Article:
Life and Death in the Oilfields near Sour Lake
Charlie Jeffries wrote:
"How many men in the hurry, scurry, and irresponsible management in the field were taken out maimed, mashed, struck dead, will never be known. To get the oil out of the earth and get it converted into money was the sole thought of land owners; and those engaged in other forms of business were moved by like motives. They halted at no obstacles. Employers paid good wages for what they had done, and slam, bang, clang, they had to have results. Hence firemen with eyes so badly gassed they could hardly see the steam gauges worked around boilers; hence well crews worked with old rattletrap outfits that were liable any minute to fly to pieces and knock them to kingdom come; hence men worked in the top of derricks, hanging on with one hand, straining with the other to the limit of their muscles to adjust something that had gone wrong. After forty years of sobering absence, it still seems to me that there was more high-pressure work going on in Sour Lake than in any other place I have ever seen. "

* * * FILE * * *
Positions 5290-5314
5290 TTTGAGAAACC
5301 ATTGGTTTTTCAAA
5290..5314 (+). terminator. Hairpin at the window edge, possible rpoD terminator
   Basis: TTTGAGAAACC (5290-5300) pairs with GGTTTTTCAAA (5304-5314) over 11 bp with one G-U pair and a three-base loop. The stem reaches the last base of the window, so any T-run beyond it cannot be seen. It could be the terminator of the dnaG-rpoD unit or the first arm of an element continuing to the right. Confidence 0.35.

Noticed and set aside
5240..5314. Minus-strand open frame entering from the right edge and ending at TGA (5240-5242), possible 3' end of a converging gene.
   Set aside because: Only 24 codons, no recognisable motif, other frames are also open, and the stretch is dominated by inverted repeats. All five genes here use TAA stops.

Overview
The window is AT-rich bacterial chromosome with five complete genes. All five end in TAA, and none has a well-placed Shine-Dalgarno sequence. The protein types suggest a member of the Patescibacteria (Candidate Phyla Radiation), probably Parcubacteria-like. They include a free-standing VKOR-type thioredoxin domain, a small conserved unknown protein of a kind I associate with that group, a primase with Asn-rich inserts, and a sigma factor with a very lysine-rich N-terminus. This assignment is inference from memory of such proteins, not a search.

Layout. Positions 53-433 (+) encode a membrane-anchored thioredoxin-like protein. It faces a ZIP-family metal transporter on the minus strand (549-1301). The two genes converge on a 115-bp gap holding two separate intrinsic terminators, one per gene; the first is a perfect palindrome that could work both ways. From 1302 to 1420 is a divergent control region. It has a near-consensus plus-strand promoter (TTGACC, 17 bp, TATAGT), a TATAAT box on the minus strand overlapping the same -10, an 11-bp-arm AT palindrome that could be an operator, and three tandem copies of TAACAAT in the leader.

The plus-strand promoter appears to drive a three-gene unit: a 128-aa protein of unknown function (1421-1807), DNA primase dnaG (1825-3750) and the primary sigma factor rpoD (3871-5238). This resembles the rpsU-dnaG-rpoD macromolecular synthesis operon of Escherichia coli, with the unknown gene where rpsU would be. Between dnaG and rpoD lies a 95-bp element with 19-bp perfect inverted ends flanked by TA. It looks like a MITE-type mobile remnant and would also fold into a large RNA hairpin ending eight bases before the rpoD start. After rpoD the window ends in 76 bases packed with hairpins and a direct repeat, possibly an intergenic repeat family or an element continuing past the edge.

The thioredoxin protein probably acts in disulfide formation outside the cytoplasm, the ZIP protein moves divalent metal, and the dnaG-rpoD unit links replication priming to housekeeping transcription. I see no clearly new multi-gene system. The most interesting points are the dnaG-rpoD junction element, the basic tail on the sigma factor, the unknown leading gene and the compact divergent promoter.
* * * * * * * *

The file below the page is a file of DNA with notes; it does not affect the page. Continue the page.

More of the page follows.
------- Charlie Jeffries remembers life, death, and hard work in the Sour Lake oil fields, 1903
Beauty is only skin deep but Texas is to the bone.